Christmas Eve.
    Hilary went down with a temperature of 102.5 and Nora had a bad cold. I had an outbreak on corner of mouth so fear the worst. The typescript of my autobiography arrived.
Christmas day
    Nora woke early and got herself and Hilary some tea. His temperature was not far above normal, but his head still ached. 
    It was a brilliant day with blue sky, a cold west wind and a low silvery sun casting shadows on the plough. I have never known such a flowery Christmas. It was easy to pick a posy of polyanthnus; the yellow jasmine and iris sylosa have been in flower for other years, but this is the first time there were violets and chimonanthus fragrens for Christmas Day. This morning a number of wasps came into the larder after marmalade.
    For dinner we had roast chicken, Brussels sprouts, bread sauce, stuffing etc, a bottle of Graves, but as Hilary was in bed and could not eat much, no Christmas pudding but fruit salad and mince pies. After this, feeling rather buzzy, I drove to the hospital to see Marjorie Wilkinson, who had been operated on for a varicose vein on Wednesday. She was very cheerful. The local medicos had been round the hospital. She had been kissed by Irvine and the kitchen maid by Hartley - they must have been well oiled the lot of them!
Monday, Dec 28th 
    Miss Hunter came to lunch and cursed the Americans, "who thought they ran everything, building bases in Spain and Pakistan". Did not agree with her. Hilary came down to tea. Read through Diary for 1943, but wish I had more social information in it, as this now seems the most interesting. Noticed I looked forward to cheap and comfortable railway travel after war - what a hope! fare to London now 10/2!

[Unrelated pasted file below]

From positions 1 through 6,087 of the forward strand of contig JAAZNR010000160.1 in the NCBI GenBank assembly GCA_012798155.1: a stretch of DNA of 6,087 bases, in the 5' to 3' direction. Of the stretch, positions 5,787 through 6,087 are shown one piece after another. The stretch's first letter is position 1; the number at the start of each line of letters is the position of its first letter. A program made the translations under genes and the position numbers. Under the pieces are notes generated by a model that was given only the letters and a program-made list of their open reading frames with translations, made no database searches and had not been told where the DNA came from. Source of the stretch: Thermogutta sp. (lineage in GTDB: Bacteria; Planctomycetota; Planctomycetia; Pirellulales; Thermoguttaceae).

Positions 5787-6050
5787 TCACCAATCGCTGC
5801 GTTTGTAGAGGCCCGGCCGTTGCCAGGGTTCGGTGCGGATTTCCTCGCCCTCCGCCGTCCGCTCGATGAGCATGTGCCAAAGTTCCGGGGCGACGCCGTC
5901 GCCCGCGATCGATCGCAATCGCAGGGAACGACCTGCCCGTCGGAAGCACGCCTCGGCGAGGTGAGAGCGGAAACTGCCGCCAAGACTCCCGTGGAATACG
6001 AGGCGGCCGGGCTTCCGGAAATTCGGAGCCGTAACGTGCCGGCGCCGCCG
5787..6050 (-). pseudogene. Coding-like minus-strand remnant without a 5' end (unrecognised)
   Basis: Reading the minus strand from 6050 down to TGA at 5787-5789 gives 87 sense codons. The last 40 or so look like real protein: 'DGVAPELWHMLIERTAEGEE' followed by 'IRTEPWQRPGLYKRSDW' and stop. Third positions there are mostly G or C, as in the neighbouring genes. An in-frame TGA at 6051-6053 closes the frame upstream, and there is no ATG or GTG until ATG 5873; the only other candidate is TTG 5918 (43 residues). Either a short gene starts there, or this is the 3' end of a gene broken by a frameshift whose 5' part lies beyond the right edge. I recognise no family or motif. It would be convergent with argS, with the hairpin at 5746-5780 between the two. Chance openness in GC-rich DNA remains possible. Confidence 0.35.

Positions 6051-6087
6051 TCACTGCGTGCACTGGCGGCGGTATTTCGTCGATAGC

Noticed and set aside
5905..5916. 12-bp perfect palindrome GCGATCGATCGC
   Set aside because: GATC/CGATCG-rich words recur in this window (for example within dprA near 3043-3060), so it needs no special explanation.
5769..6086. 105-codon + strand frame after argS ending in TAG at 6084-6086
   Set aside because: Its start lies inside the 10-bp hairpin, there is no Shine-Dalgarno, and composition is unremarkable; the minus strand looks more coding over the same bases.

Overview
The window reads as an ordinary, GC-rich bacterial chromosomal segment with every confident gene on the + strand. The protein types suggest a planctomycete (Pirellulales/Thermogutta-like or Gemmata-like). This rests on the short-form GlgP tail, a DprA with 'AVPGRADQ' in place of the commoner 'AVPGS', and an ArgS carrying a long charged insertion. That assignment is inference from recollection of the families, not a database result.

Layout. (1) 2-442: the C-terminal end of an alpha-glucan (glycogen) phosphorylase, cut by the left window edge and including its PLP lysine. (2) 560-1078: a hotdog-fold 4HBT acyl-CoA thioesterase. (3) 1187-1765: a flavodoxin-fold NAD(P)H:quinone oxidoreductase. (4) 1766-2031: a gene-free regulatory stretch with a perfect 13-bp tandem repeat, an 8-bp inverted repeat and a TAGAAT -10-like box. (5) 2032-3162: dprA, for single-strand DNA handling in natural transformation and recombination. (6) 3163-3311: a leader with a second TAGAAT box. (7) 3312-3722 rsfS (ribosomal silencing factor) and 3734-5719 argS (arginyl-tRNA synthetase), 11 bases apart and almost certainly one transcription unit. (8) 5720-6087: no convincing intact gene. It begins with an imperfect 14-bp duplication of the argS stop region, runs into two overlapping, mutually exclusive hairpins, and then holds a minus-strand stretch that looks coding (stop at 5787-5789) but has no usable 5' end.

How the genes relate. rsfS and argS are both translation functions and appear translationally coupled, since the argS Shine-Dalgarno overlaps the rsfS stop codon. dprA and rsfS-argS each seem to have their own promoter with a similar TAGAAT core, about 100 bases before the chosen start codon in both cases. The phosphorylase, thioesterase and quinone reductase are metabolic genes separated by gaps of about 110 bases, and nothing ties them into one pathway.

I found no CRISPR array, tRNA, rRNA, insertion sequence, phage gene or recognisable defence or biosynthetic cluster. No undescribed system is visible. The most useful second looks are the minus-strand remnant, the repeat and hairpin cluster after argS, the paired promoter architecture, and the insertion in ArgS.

Bought Hilary a Lilliput which had three dimensional pictures of nudes which you looked at through coloured spectacles provided. Also some advice on wine and tales of notable soaks, including Charlie Fox, on whose liver, the doctors said after his death, they rang guineas it was so hard! What would Uncle Sam have made of this for a Christmas present?
Tuesday, Dec 29th
    Went over to Reading for lunch with Cyril Peach and his six cats (2 lodgers). Heath came into supper and had a long argument with Nora about the welfare state. Finally gave him a glass of Port and he left about ten o'clock.
Thursday, Dec 31st
    As we sit in the dining room in front of an electric fire with frost outside, Hilary reading Ibsen, the year is coming to an end. In some ways I suppose it has been more like a pre-war year; rationing almost ended, butter is the only thing left, for no one bothers about meat, and there is high octane branded petrol again, not to mention chocolates. In fact you can almost get anything if you can afford it; choice but not plenty!